Time to start to recognize that "accountability" is simply a term for does who never want to take any responsibility.

Look at the 5 years it will take to develop tests for public schools. The tests will not be available until 2014 which is well past the reelection of 2012. That is the idea of "accountability" of this administration.

Teachers should unite and show this administration real accountability by working for the selection of a different Democratic candidate for president in 2012.

Posted by: bsallamack | September 2, 2010 9:32 PM | Report abuse

It is no small irony that nitwits like Duncan who probably took a stats for jocks class in college (at most) is so gung-ho about "unleashing the power of data" while every authentic expert in the country is warning us to go slow.

It's a vivid demonstration of how little this gaggle of education "reformers" actually value education.

Posted by: dz159 | September 2, 2010 9:56 PM | Report abuse

bsallamack wrote: A teacher should be expected to be competent to perform their job and their job is not to work a miracle and make every child learn.
______________________________
If our job is not to make every child learn, then what is it? I believe my job is to teach every child and that implies that they will learn. Sadly we know that there may be some who don't. We are being held accountable for all children "learning" which in this case means we are being held accountable for all children passing certain tests. We haven't necessarily drunk the koolaid as you say, though if our salaries and jobs depend on it, we have to appear to have done so. Unfortunately, when we argue against the use of standardized test data in determining our performance, we are told that we don't want to be held accountable. It appears that we can't win. So we have to suck it up and resort to classroom practices which are not educationally sound and often downright inappropriate. It really sickens me. When I get closer to retirement, I will really enjoy that last year because that's when I will do what I know works in spite of what I'm told to do. I bet my students will learn a lot more.

Posted by: musiclady | September 2, 2010 11:23 PM | Report abuse

• Other teachers the student has had
(same teachers, according to quarterly report cards, passed students multiple grade levels behind in reading and math)

• School attendance
(a child attends school but becomes frustrated due to multiple levels behind in reading & math..begins to act out...gets suspended and eventually expelled. Now a the streets, commiting crimes and producing offspring)

• Learning at home and in the community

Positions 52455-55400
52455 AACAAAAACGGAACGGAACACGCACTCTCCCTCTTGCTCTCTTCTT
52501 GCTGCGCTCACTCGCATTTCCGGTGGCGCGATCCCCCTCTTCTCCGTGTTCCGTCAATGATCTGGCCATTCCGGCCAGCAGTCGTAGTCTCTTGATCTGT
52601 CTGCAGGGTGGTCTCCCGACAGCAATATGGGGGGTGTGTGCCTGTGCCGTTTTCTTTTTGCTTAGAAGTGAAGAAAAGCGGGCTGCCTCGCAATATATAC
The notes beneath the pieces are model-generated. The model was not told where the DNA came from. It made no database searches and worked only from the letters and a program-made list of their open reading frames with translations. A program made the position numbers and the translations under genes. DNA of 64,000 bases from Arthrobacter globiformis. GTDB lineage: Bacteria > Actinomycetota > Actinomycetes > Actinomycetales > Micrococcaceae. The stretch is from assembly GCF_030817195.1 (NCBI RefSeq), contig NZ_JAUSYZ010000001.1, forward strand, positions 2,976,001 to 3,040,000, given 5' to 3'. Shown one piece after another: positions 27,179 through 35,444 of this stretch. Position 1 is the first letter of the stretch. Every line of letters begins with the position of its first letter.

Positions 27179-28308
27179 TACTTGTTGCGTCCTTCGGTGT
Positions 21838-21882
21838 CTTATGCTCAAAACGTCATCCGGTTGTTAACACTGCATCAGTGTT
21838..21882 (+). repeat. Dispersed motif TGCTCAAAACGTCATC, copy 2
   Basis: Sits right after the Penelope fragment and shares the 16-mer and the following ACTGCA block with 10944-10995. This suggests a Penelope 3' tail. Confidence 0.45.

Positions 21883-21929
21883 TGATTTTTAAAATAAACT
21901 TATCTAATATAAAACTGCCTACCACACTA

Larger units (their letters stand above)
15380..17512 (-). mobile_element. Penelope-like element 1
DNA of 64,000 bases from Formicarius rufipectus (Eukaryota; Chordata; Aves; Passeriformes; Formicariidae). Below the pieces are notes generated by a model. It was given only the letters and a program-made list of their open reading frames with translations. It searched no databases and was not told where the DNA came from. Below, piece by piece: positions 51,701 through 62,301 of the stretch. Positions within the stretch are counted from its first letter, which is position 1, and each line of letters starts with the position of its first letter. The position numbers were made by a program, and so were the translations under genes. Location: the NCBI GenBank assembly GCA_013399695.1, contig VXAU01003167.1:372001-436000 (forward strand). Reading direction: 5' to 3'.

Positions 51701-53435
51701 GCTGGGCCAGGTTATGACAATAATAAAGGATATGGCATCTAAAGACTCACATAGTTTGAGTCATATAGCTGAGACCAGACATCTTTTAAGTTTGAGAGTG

(A child can learn a great deal at home & community, but effective academic instruction is to occur during school hours)

• Family support
(Family seeks support from teachers. Calls aren't returned, email not responded to. Parents call the school again. Leaves message. Phone call still unreturned. Child continues to perform poorly. This does occur.)

• Mobility
(There's also a great deal of teacher/principal mobility as well. Teachers that are tenure, but perform poorly, mobilize to other schools...it's part of their guaranteed life long employment contract)

• The effect of peers
(Give me a break. When did schools ever have nothing but "angels in class" and within an entire school buildings. Even adults are sometimes effected by "peers" so students shouldn't be?)

• Summer learning loss - especially profound among low-income students
(Economic situations impact Summer learning opportunities for a majority of students, especially during the current economic climate.)

The issues above have historically been the climate of public schools.

BUT

NO child in high school should be reading multple levels behind.

NO child in high school should need a calculator to perform basic math functions.

BUT

These same youth become adults, have kids of their own, and the terrible cycle continues.

As a result, we now enter climatic levels of low/poor income neighborhoods and inner city schools. Everyone blaming and pointing fingers...while children continue to fail and not prepared to become positive contributors to society.

Education Data serves as Proof of the terrifying low levels of students produced from public school systems.

The numbers don't change. The numbers don't lie. They are what they are.

Billions after Billions vested into public schools. Teachers have unions. Teachers draw a guaranteed salary. Students left with ???

Let us not forget:

Public school students are graduating NOT prepared for college level rigor.

Students are graduating NOT prepared to take BASIC college 101 classes.

Students DO require remedial assistance when entering post secondary schools.

Now enters: Education Reform.

Either teachers get on board and help prepare students for the current global requirements...or step aside for those who will.

Posted by: PGCResident1 | September 3, 2010 12:25 AM | Report abuse

Billions after Billions vested into public schools. Teachers have unions. Teachers draw a guaranteed salary. Students left with ???

Either teachers get on board and help prepare students for the current global requirements...or step aside for those who will.

Posted by: PGCResident1
..............................
Americans lost 2 to 3 trillion in 2008.

How many government officials were held accountable?

Millions of Americans jobs shipped to cheap foreign labor since 2001.

How many government officials were held accountable?

One grows tired of this supposedly righteous rage at teachers.

It simply follows from a nation that can no longer deal with reality.

Posted by: bsallamack | September 3, 2010 1:38 AM | Report abuse

I think the "data" movement has gained steam because most teachers have never taken a statistics or quantative analysis course and are uninformed about the collection of data....therefore we are leaving ourselves vulnerable to questionable reform strategies. The results of the data has become an end to justify a reform.